As a HoH kid growing up in rural Idaho I quickly discovered that I could relate to animals – especially dogs and horses – better than to most people. Why? Well, because horses and dogs don’t talk with words, they talk with their entire being – as if they were deaf. You can read ears, tail swishes, quivers, and snorts or growls. They are total communication creatures.
I never really understood why I got along so well with farm animals until recently. I’ve been reading two books sort of simultaneously. One is Zoobiquity and it talks about the treasure trove of information Veterinarians have on medical problems that relate to the human animal as well as all the critters they are trained to treat. The other is a book called Animals Make Us Human by Temple Grandin. I highly recommend these books for the physical and emotional insights provided.
In particular, the Grandin book explains to me why I was largely so simpatico with dogs and horses. They communicate in ways I could see and respond to. As a HoH kid I was very attuned to behaviors rather than words – to expressions. To this day, I remember faces far more easily than names. I learn how to get places by landmarks rather than written directions (turn left, go 1/4 mile, etc.). I see seasons change – don’t need a calendar to tell me when to plant or harvest.
When I was in my mid-teens I realized that I could train my colt to perform tricks. I’d already taught his dam (mother)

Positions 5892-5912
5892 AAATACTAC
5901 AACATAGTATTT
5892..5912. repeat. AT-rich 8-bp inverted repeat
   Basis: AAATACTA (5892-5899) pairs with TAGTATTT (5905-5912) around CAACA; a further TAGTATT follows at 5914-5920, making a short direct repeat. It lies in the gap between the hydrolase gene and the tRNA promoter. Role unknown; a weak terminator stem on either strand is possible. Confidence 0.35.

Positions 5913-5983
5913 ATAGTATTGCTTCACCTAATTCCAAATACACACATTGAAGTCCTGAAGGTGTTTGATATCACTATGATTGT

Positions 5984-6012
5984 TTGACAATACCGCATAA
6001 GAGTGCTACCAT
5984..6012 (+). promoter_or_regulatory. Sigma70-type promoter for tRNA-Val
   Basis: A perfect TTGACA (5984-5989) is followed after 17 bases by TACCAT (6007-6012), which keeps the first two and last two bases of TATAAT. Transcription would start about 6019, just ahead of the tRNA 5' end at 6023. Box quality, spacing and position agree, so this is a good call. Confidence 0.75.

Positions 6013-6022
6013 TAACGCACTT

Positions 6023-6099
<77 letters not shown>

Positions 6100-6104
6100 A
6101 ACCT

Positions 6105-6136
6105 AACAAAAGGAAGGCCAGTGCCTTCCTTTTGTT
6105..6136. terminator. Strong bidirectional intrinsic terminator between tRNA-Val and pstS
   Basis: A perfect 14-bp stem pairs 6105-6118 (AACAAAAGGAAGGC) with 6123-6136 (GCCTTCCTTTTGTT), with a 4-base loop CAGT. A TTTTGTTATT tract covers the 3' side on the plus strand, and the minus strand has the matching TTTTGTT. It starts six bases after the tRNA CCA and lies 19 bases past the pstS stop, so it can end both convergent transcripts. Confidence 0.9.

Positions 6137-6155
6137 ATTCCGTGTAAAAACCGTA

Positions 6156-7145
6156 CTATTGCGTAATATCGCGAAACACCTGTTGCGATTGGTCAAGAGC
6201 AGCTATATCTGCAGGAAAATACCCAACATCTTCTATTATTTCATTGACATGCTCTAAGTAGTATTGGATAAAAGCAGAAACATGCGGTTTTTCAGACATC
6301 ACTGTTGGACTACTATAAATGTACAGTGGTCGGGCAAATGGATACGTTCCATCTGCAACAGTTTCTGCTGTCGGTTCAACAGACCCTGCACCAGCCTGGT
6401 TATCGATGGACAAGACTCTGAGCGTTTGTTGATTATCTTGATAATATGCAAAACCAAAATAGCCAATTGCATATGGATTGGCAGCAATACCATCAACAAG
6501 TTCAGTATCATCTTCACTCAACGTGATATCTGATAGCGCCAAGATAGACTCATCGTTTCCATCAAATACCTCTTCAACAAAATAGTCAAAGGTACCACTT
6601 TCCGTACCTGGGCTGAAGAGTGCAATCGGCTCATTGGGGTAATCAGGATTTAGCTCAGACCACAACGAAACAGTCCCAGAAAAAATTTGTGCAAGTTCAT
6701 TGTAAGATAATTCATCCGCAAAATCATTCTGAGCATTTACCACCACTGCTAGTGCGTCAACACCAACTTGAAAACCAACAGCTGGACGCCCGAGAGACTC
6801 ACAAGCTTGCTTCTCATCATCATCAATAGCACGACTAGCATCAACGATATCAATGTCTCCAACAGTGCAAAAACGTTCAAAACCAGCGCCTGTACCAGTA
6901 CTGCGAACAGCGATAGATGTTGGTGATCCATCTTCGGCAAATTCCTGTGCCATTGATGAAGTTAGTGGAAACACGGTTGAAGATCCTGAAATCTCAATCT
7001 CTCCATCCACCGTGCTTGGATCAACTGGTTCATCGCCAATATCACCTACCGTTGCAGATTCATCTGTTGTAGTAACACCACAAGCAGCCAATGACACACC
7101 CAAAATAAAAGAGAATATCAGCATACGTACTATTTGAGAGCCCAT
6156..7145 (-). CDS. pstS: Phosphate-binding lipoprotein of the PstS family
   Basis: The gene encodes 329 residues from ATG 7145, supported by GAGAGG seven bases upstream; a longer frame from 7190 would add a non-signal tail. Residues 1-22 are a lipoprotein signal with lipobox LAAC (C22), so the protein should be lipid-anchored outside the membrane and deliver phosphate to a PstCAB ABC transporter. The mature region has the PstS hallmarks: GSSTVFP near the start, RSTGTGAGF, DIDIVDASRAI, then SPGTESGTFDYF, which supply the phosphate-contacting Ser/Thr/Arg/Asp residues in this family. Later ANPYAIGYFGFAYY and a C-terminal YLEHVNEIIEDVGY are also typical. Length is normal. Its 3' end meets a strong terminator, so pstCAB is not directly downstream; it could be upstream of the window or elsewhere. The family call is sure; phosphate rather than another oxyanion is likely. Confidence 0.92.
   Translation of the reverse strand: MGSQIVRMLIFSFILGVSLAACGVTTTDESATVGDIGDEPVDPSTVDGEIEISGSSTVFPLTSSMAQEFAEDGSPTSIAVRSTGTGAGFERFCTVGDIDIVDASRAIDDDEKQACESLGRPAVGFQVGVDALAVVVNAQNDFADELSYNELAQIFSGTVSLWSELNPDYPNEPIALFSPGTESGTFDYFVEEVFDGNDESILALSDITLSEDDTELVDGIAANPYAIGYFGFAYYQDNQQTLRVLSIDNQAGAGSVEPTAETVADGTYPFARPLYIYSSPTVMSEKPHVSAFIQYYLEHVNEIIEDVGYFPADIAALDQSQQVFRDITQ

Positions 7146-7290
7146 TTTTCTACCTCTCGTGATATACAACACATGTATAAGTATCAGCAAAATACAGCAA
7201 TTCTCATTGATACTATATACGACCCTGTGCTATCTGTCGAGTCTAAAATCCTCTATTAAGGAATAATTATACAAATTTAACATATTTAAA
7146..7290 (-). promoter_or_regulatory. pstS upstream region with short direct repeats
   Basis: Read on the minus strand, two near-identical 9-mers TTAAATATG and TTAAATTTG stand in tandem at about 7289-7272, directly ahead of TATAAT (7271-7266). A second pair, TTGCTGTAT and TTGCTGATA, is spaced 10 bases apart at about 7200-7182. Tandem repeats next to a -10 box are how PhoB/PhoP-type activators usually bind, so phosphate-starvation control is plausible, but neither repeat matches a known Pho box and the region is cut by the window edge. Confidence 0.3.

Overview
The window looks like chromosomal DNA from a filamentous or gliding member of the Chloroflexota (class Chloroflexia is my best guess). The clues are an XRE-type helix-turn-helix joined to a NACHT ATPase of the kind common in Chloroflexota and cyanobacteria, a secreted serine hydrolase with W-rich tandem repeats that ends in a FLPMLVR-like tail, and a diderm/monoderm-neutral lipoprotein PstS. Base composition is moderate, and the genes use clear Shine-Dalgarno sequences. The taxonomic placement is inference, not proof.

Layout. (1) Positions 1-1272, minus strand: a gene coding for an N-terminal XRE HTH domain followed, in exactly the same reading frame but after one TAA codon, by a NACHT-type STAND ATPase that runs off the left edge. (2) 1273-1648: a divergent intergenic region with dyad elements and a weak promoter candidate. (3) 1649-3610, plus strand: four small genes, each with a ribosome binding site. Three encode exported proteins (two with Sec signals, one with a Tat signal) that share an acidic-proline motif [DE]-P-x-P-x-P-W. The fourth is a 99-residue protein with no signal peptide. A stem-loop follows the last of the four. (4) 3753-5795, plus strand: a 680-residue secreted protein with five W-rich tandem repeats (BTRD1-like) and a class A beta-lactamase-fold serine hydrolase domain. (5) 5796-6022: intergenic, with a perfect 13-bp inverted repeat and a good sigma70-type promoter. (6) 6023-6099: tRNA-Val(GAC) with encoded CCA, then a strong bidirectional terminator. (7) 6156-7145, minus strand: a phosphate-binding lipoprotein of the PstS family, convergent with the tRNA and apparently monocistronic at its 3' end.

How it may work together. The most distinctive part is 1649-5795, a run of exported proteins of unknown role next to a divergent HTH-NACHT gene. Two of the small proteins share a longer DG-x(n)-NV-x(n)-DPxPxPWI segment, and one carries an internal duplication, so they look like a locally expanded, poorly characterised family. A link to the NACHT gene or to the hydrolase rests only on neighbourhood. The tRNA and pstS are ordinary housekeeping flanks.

Thanks to Superwoman 79, photobucket, for a good likeness of my former colt.
to drink out of a soda bottle by holding it between her teeth and lifting up her head so it drained into her mouth. Cute trick, but in this case I decided to do something Gemini could make a name for himself with.
It began with a sugar cube and a handkerchief.
First I presented him with a sugar cube – beloved by all horses (although not particularly good for them). And he lipped it off my palm with great gusto. Then I put a bandana on my palm and put the sugar cube on it. In a little while I folded the handkerchief over the sugar cube and he learned that either a red or blue bandana equaled a yummy sugar cube. I started sticking the bandana and sugar cube in an easily accessed pocket.
Soon, every time he saw a farm worker with a handkerchief in his back pocket that little horse would sneak up, lip the edge of the bandana and sort of nudging the guy with his head in an affectionate manner until he could get a corner of the handkerchief with his teeth and pull it out. Then he’d lift his head and trot off, waving the bandana like a flag. Triumph! And sometimes he’d curl his upper lip back in a horse laugh.
Just shows what a HoH kid who is into behaviors can pull off with one little sorrel half-Arabian colt and a Quarter Horse mare.
Like Grandin says, animals make us human. 🙂